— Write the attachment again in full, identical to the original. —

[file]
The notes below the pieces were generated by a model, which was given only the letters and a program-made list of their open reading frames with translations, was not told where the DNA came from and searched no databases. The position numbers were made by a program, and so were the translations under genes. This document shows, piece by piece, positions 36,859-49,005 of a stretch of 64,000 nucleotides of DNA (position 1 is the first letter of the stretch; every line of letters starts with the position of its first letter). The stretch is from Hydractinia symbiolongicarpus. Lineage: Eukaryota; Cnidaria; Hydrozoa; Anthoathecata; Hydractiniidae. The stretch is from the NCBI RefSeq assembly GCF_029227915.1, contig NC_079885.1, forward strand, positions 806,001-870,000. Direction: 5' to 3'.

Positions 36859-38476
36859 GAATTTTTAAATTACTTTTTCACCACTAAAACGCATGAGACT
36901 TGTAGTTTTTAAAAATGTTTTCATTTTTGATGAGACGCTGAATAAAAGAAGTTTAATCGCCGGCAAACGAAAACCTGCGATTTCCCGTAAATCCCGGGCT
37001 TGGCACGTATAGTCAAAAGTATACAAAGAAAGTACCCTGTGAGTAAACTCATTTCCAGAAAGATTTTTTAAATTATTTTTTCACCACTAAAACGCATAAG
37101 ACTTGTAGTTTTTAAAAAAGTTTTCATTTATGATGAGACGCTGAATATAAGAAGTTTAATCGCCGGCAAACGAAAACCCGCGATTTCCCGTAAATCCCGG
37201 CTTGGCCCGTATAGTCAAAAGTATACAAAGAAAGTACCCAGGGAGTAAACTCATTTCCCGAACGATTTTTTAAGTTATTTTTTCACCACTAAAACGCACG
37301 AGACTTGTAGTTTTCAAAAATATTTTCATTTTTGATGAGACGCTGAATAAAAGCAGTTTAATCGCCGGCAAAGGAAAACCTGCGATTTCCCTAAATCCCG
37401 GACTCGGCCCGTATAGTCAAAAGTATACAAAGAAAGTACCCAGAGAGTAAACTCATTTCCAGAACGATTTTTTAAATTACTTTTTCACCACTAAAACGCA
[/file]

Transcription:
The notes below the pieces were generated by a model, which was given only the letters and a program-made list of their open reading frames with translations, was not told where the DNA came from and searched no databases. The position numbers were made by a program, and so were the translations under genes. This document shows, piece by piece, positions 36,859-49,005 of a stretch of 64,000 nucleotides of DNA (position 1 is the first letter of the stretch; every line of letters starts with the position of its first letter). The stretch is from Hydractinia symbiolongicarpus. Lineage: Eukaryota; Cnidaria; Hydrozoa; Anthoathecata; Hydractiniidae. The stretch is from the NCBI RefSeq assembly GCF_029227915.1, contig NC_079885.1, forward strand, positions 806,001-870,000. Direction: 5' to 3'.

Positions 36859-38476
36859 GAATTTTTAAATTACTTTTTCACCACTAAAACGCATGAGACT
36901 TGTAGTTTTTAAAAATGTTTTCATTTTTGATGAGACGCTGAATAAAAGAAGTTTAATCGCCGGCAAACGAAAACCTGCGATTTCCCGTAAATCCCGGGCT
37001 TGGCACGTATAGTCAAAAGTATACAAAGAAAGTACCCTGTGAGTAAACTCATTTCCAGAAAGATTTTTTAAATTATTTTTTCACCACTAAAACGCATAAG
37101 ACTTGTAGTTTTTAAAAAAGTTTTCATTTATGATGAGACGCTGAATATAAGAAGTTTAATCGCCGGCAAACGAAAACCCGCGATTTCCCGTAAATCCCGG
37201 CTTGGCCCGTATAGTCAAAAGTATACAAAGAAAGTACCCAGGGAGTAAACTCATTTCCCGAACGATTTTTTAAGTTATTTTTTCACCACTAAAACGCACG
37301 AGACTTGTAGTTTTCAAAAATATTTTCATTTTTGATGAGACGCTGAATAAAAGCAGTTTAATCGCCGGCAAAGGAAAACCTGCGATTTCCCTAAATCCCG
37401 GACTCGGCCCGTATAGTCAAAAGTATACAAAGAAAGTACCCAGAGAGTAAACTCATTTCCAGAACGATTTTTTAAATTACTTTTTCACCACTAAAACGCA